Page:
Bangladesh is already vulnerable to many gradual change phenomena of climate change and climate related extreme events. According to Climate Change Vulnerability Index (CCVI) 2013, released by the UK based global risks advisory firm Maplecroft, “Bangladesh is at extreme risk”. The coastal zone of Bangladesh will always be vulnerable for climate change as confirmed by the International Organization for Migration (2010), “Sea-level rise is the most often cited cause of predicted mass-displacement within Bangladesh as a result of climate change. Widely quoted figures range from 13 million to 40 million people displaced, generally based on assumptions of a one metre rise in sea levels”.
Coastal areas of Bangladesh face with several natural hazards like cyclone, storm surge, flood etc. In addition, there have man-made different hazards like arsenic, water-logging and salinity in water & agricultural land. Noteworthy, this zone has diverse eco-systems: mangrove, marine, estuary, islands, coral, sandy beaches, sand dunes and has both 'world heritage sites' and 'ecologically critical areas'. Coastal zone offers immense potential for economic growth. Renewable and nonrenewable energy, marine resources, beach minerals tourism are some of the less explored areas.
The Constitution of Bangladesh bestows special provision for development of disadvantaged areas including remote coastal areas. Moreover, a total of 87 Members of Parliament (MPs) were directly elected in ninth parliamentary election from coastal districts. Despite having potentials, socio-economic conditions of coastal communities remain disappointing and, in some extents, improving steadily. Against this background, this paper considers expectations of coastal communities for reflecting in political commitment. Coastal zone of Bangladesh is very wide in range. Its extent of problem and prospect is also very wide. There are many differences among coastal areas. Though it is very difficult to address all problems and issues of entire coast by this small-scale endeavor but will provide an overview how grassroots people perceive their problems & prospects and raising recommendations for coastal governance and well-beings. An attempt is made to pinpoint some characteristics of lives and livelihoods scenario of coastal areas. Based on primary research done by author, initially this paper intended for pursuing to address demands of grassroots people in tenth parliamentary election manifesto of political parties but did not proceed due to unfavorable political situation. Now eleventh parliamentary election of Bangladesh is in political dialogue and dilemma. Whatsoever, voices of grassroots coastal communities, by this paper, still have significant to be heard by political leaders and carried forward in mainstreaming planning documents.
2. Methods and Materials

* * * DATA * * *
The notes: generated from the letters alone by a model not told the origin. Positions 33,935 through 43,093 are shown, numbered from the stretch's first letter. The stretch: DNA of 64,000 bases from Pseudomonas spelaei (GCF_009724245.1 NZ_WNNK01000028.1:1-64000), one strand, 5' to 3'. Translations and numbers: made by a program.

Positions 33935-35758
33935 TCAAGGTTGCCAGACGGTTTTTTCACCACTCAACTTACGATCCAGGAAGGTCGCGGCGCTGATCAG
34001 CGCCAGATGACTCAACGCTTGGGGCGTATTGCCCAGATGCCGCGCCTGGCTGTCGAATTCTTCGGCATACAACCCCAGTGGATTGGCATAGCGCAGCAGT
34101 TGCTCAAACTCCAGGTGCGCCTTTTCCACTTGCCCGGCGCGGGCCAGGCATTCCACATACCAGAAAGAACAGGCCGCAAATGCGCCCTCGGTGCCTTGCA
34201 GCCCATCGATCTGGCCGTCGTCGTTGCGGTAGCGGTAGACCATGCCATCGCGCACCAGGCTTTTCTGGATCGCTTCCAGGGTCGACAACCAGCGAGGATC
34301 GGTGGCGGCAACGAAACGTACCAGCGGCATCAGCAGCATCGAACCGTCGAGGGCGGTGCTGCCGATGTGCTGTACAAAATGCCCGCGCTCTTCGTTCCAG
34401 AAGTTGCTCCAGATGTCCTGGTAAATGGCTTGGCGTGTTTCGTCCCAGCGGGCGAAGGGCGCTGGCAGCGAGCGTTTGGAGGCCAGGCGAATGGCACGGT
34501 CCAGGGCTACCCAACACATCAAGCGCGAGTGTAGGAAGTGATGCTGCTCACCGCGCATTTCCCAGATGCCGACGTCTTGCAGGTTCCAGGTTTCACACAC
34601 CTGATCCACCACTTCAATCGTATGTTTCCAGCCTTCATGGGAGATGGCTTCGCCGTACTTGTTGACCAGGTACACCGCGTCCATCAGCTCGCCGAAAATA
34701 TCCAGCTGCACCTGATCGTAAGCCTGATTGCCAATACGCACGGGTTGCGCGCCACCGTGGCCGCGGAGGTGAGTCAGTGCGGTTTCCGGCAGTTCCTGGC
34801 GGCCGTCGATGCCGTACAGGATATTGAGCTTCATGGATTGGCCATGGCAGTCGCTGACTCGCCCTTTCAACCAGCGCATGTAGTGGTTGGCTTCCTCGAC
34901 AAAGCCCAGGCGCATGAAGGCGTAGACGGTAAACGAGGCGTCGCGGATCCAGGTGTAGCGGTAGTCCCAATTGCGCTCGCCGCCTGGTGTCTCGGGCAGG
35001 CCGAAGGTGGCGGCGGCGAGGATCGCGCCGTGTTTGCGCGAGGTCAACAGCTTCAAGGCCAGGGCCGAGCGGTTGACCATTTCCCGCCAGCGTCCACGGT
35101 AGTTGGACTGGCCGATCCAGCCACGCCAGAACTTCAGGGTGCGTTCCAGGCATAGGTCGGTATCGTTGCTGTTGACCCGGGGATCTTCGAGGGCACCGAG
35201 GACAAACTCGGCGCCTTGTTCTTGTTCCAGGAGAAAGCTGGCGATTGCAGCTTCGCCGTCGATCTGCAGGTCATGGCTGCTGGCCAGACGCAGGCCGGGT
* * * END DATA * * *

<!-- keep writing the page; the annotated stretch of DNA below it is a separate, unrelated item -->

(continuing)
This research adopts a mixed method, applying both qualitative and quantitative methodologies in collecting, assessing and analysis data. Field work was conducted in 27 upazilas (sub-district) of 11 coastal districts during July-August 2013. Study areas, that is, purposive upazilas (sub-district) of randomly selected districts are Bagerhat Sadar, Kachua, Rampal, Morrelganj, Mongla, Saran Khula (Bagerhat district); Amtali, Taltali, Barguna Sadar, Patharghata, Bamna (Barguna district); Barisal Sadar, Bakerganj (Barisal district); Bhola Sadar, Char Fasson, Daulatkhan (Bhola district); Sitakunda (Chittagong district); Pekua (Cox’s Bazar district); Dacope, Koyra (Khulna district); Ramgati (Laxmipur district); Patuakhali Sadar, Kalapara, Mirzaganj (Patuakhali district); Mathbaria (Pirojpur district); Assasuni and Shyamnagar (Satkhira district).
A total of 400 respondents were surveyed with questionnaire. Table 3 gives information about age, educational qualification and occupation of respondents. Two sets of questionnaire were developed for data collection. First questionnaire centered on basic demographics, occupational pattern, income, land ownership, livelihood challenges, experience with discrimination and vulnerabilities. It was used for collecting data from agriculture laborer, farmer, day laborer, fisherman, fishing laborer and forest dependent people. Second questionnaire concerted on open-ended questions about climate change, hazards, land use, water & sanitation, health services, education, youth development, women empowerment and rural employment. This questionnaire was used to obtain data from rest of respondents. All respondents were requested to provide recommendations, as they deem, for inclusion in election manifesto.
Existing secondary sources (books, articles, documents) relevant with parliamentary election, political parties and socio-economic development of coastal communities in Bangladesh were reviewed for incorporating facts and findings in this paper. Moreover, previous four election manifestos of two big political parties, that is, Awami League (AL) and Bangladesh Nationalist Party (BNP) were considered for identifying given set of commitments related with development of coastal areas.2.1. Coastal Zone of Bangladesh